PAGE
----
Florence to Bologna
Mountains! In the lower elevations, grapes and olives grow, but as we climb higher, we encounter less grapes and no more olives. All citrus and fennel disappear. Instead, hedgerows are full of wild apples, cherries, and roses. Muscari and primrose also grow wild along the road banks. The farms, and there are many, seem to grow wheat. Solid, bright green grassy fields blanket hillsides. We see no more favas or artichoke fields, although I do see small clumps of artichokes in yards, planted under fruit trees, some of which are just beginning to bloom. Work horses relax in green paddocks and chickens cluck in just about every yard. We see small herds of sheep.
Bologna to Dolo and Venice
It is flat. Flatter than flatness. It reminds me of the Central Valley of California, though clearly not as hot. In each small town on the flat plain, a tall steeple marks the center, so towns are recognizable for miles. Windbreaks of poplar and beech frame the flat fields, protecting them from the gusts that must bulldoze their way through here at other times of the year. Unlike the way I've seen fruit trees growing in other areas of Italy, here the trees are espaliereed into narrow rows and are very closely planted. The orchards are mostly apple and pear. Rapini grows as weed here. I don't see the red poppies I saw further south, but they may not be blooming yet because of the difference of climate. Closer to Venice, lots of vineyards, pruned high, fill the fields—the grapes are just beginning to bud. Also, we see large, flat, very green fields—rice?
Dolo to the Lakes and Malpensa
Leaving Dolo, we see artichokes again, silver this time instead of the purple farther south, planted along the edges of gardens, especially interplanted among fruit trees. Also, peas begin to show up, climbing supports made from twigs stuck in the ground. At this time of year, the pea vines are about a foot and a half tall. Lots of cherry trees, smaller cultivated onces than the wild ones we saw in the forests at higher elevations, mark the ends of rows in frequent vineyards. I see apricot trees too, pruned into wide urn shapes, but the apple and pear trees we see are still pruned in the tight espaliereed rows. We see more orchards closer to Brescia, where the terrain becomes quite hilly. In the mountains around the lakes, we see (and hear) herds of sheep.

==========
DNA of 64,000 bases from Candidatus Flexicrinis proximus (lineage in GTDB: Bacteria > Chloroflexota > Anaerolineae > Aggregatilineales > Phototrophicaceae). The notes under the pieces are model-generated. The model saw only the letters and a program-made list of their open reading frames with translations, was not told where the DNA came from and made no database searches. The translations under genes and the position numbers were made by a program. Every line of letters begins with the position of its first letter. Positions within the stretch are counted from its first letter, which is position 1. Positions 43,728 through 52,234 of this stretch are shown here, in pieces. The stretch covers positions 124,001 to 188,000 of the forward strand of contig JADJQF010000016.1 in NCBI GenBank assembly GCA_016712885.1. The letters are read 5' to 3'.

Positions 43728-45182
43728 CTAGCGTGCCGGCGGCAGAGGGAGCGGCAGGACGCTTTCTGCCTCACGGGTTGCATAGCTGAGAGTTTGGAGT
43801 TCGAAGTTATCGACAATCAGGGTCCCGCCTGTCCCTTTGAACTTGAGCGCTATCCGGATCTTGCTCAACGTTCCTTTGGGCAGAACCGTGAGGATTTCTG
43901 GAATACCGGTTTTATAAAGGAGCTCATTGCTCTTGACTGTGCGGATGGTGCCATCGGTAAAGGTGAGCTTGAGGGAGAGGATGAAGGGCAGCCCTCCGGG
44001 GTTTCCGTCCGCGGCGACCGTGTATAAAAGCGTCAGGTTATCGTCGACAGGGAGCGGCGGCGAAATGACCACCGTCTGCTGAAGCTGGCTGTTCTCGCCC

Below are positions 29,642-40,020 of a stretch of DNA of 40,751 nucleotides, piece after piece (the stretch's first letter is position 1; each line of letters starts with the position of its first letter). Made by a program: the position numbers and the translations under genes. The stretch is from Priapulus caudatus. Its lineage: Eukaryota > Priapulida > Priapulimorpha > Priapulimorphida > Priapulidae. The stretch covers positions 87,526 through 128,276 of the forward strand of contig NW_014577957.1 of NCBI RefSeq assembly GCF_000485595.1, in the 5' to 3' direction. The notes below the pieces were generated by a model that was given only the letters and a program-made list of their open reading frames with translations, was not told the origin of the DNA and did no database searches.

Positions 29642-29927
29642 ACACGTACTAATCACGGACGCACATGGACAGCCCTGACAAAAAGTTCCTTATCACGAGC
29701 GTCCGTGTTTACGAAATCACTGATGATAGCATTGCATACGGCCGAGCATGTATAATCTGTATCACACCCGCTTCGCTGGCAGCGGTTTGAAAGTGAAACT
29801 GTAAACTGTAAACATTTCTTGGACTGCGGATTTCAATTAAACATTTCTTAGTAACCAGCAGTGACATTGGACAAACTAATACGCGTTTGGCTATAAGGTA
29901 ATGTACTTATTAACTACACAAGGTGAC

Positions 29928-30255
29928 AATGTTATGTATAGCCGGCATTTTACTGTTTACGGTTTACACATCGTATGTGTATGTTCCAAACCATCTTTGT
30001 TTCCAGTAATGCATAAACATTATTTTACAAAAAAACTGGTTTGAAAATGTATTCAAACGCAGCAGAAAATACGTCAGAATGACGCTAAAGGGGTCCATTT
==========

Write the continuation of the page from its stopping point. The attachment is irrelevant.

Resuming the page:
These observations (and others) lead me to the following conclusions:
1) Agriculture here is highly regionalized. The mass shipping of produce from one geographic area to another distant area doesn't seem to happen nearly as much as in the United States. For example, when we ordered artichokes in Rome, they were purple; in Venice, silver-green. The house wines were always local. Even the sparkling water we found in restaurants and shops, although not an agricultural product, was local. It got bubblier the further north we went.
2) The regionalized agriculture leads to regionalized agricultural products: the house salami and cheese we bought at a roadside farm stand in one area is quite different from the salami and cheese at a stand in another area.
3) The average person appears to be more aware of where his or her food comes from, especially since frequently, some of it comes from his or her yard.
4) Farming appears to be small-scale, apparently creating produce and products that are healthier (and thereby tastier) than the large-scale products found here in the United States. This is logical: a farmer can really know his animal, tree, or vine if he or she only has a manageable number of them.
Why is Italian food so famously wonderful? It clearly starts with the farming and gardening practices. Conscientiously raised food tastes better.